Our View: Any questions?

DKS editors

It was just another routine, unanimous approval from our Board of Trustees at its Dec. 13 meeting. 

After two minutes of discussion during which only one (relevant) question was asked by the board, it accepted a $1 million donation from Jason Cope, a man who defrauded 190 investors after graduating from our university. The possible consequences of such an action: “There are none,” according to the resolution presented to the board. It obviously lacked any foresight. 

Indeed, two months later, the Stater has not yet found any indication the Board knew anything about Cope’s past. “Fraud” sure wasn’t included in the resolution. 

Morals, facts, contexts and finger-pointing aside, this highlights a critical problem with how business is conducted and policy is implemented at Kent State. 

By definition, the Board is our governing body — independent because the trustees are, supposedly, the experts on the complicated aspects of running a massive organization. We, as the governed, have no power. Rather, we entrust them to represent our wishes by applying their expertise and questioning the university’s administration as much as we would. 

Here at Kent State, this is not happening. There’s a disconnect. Even if university officials did knowingly cover up Cope’s past, why didn’t the Board ask? Wouldn’t that be a question we would ask? Who is Jason Cope? Instead, a trustee asked if the naming guidelines were followed:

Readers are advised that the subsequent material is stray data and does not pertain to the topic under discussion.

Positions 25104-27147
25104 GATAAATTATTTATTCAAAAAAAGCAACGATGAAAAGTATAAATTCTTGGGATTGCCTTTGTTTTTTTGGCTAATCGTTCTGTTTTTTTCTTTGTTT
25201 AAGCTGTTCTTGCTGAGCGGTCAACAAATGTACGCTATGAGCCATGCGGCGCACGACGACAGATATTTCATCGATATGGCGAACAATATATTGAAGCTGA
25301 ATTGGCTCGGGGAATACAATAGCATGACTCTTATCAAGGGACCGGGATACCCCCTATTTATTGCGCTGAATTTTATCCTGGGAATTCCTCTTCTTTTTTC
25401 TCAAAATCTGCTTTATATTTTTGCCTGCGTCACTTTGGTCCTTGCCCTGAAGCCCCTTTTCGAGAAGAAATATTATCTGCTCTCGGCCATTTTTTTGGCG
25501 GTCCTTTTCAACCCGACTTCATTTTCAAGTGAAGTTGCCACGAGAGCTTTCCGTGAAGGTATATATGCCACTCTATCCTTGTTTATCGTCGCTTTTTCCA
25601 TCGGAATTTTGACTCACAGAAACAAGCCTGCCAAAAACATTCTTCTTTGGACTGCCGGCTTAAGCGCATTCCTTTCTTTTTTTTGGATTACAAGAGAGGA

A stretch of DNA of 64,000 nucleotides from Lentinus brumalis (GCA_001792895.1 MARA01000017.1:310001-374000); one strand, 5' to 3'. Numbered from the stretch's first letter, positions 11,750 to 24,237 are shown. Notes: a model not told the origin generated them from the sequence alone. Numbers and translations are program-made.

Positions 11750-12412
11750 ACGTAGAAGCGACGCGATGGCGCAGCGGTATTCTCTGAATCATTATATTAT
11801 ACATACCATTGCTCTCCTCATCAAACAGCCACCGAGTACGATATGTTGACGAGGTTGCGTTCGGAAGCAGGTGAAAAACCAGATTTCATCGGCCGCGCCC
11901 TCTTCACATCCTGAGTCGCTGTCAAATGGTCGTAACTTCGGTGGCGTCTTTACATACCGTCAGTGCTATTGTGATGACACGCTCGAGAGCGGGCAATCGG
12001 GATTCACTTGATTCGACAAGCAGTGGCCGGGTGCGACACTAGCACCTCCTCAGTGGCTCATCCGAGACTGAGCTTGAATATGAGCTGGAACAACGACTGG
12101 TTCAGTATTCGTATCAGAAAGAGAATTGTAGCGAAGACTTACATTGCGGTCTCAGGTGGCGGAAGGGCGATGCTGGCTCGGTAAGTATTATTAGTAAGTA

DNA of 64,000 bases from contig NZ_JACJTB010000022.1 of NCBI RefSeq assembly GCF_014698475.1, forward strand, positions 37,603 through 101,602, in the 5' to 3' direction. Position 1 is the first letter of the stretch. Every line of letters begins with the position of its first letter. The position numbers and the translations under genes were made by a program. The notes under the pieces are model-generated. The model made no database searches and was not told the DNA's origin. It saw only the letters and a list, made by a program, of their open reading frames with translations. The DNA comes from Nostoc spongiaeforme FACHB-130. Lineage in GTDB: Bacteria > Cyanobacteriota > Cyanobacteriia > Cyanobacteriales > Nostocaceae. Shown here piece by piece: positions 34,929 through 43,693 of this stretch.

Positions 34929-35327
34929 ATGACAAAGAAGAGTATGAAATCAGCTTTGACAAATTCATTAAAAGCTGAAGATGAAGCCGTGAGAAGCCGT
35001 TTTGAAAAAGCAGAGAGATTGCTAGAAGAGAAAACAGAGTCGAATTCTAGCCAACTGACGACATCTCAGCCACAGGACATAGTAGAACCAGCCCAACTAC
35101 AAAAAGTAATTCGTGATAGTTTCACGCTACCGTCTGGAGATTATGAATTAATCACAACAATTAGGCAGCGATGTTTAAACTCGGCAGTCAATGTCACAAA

Did Cope pay enough money to actually have the court named after him? 

We would ask to see that policy. We would ask why there weren’t any “Alternatives and Consequences” provided with the resolution. If we don’t approve, what happens? What happens if we do? We would type “Jason M. Cope” into Google, and, after a 0.11-second search, would see his SEC violations. Google would even suggest that we include “SEC” in the search. 

We wouldn’t approve of naming our basketball court after Cope. We wouldn’t approve of a one-page resolution and two minutes of discussion before any vote of approval, let alone this one.

And that’s where the disconnect lies. 

The trustee form of representation has failed us. The inherent trust between the governors and the governed is broken. And, unless the Board adopts a more skeptical, questioning approach during its meetings, bad decisions like this one will be repeated.

The above editorial is the consensus opinion

of the Daily Kent Stater editorial board.